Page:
Must Be Worth One-Quarter of a Million

19th Century Personal Ad

If, like me, you’re sick of dating sites, or of reading about dating sites, or of hearing about your friends’ endless disastrous dating stories, here’s a refreshing change: some matchmaking stories of old.

I went to watch the very original Replytopobox49 at Battersea Mess and Music Hall last weekend. It’s a temporary exhibition-come-performance charting the history of the lonely hearts ad.

Not quite sit-down theatre, but not nearly as formal as a walk-around exhibition with boring, wordy information boards, guests are guided around intertwining rooms, each representing different eras, by actors in period costumes acting various love scenes, and with a fair bit of participation encouraged, too. Don’t get in the way of the aggressive ad salesman pitching for his lucrative lonely hearts column! Then there was the forlorn poet offering to pen your personal ad for you, and the café owner collecting all the written replies to a paper’s adverts from a deposit box.

The performance guided the audience through the first-ever personals ad of 1695, to the onset of UK internet dating in 1995, to the diversity of niche Internet dating sites today.

If it weren’t for a 17th century pamphlet editor called John Houghton thinking that perhaps love could be as profitable a commodity as anything else, we may not have the normalised attitude to online dating as we do today. Launching the first service for personals ads, he assured his readers “tis probable such advertisements may prove very useful” and promised that their anonymity would be protected.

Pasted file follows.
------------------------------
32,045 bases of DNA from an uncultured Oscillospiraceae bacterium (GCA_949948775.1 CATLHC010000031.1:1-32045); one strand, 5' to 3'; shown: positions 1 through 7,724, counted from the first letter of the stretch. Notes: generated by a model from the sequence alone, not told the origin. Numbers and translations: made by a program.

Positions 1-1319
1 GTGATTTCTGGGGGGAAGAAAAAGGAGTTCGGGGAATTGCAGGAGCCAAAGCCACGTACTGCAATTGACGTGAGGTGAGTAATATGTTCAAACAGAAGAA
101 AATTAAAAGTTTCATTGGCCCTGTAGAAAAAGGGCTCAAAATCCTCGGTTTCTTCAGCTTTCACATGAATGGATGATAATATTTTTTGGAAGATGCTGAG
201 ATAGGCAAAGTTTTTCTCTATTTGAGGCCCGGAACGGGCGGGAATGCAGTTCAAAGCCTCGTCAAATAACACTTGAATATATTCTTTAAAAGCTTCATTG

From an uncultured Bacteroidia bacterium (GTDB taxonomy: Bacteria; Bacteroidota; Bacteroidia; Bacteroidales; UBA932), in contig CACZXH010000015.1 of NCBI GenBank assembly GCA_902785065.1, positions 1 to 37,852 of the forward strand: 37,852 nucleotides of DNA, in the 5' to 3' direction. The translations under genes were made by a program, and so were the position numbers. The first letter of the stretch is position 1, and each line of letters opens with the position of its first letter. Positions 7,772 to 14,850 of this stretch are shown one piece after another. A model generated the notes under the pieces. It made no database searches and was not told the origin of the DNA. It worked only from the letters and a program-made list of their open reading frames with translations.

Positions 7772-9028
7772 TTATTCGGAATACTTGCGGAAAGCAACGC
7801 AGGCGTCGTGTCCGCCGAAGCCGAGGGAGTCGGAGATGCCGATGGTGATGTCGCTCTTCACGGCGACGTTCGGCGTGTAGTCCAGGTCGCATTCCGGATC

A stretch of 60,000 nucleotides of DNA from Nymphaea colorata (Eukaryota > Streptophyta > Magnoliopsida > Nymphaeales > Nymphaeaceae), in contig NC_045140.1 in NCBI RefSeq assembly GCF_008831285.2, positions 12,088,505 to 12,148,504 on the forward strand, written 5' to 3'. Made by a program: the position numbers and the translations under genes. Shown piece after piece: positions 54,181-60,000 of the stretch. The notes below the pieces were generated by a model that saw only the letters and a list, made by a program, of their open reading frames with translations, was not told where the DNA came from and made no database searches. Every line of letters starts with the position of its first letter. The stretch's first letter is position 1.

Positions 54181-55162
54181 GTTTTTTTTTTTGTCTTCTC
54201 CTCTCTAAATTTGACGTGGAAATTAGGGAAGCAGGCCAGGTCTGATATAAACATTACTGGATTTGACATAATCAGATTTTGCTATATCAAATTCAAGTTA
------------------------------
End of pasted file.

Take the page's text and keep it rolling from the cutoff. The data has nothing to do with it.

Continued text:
The first person to take up Houghton’s offer was a “Gentleman about 30 years of age” who was seeking “some good Gentlewoman that has a fortune of 3000L or thereabout”. That’s more than £250,000 in today’s terms!

This particularly made me smile – the man dictating the wealth of his female partner. Who says the financially independent woman is a modern phenomenon of today? Judging by this young gentleman’s pickiness (and perhaps unrealistic expectations) and comparing that to the profiles on Internet dating websites today, it would seem that financially supportive men are in more demand today than they were in 1695.

For my book, Sugar Daddy Diaries, I spent three years on so-called sugar daddy dating sites. The (ahem) daddy of them all, sugardaddie.com, which aims to match affluent men with classy and desirable women, works on exactly this model. There’s even a drop down box for members to specify their net worth and annual income. I’m sure if today’s database technology was available to that pamphlet editor in 1965, he would be offering his lonely hearts advertisers the same tools as sugardaddie.com does to allow its members to demonstrate their wealth.

Matchmaking services of the 17th century were much more sugardaddie.com than match.com. As the exhibition showed, three hundred years ago, those looking for love placed success, wealth and looks top of their wish list in a potential suitor. Plus ça change! It’s just that we’re not allowed to admit we’re looking for these qualities today. A GSOH is supposed to be important now.

There were wonderful vignettes showing adverts, profiles and dating faux pas of old and new. There was the formidable singleton in 1787 who insisted that their date “must never drink more than two bottles of claret, or one of port, at a sitting” and the more recent American mother who started the site “Date My Single Kid” for her no-doubt horrified 31-year-old son.

The producers of the event, Screen Deep and Curious Dave, hopefully have lots more part-theatre-part-exhibitions up their sleeve. Curious Dave is so-named because it aims to cover topics which you might end up discussing in the pub (with someone no doubt called Dave, or perhaps with a daring date called Dave?!).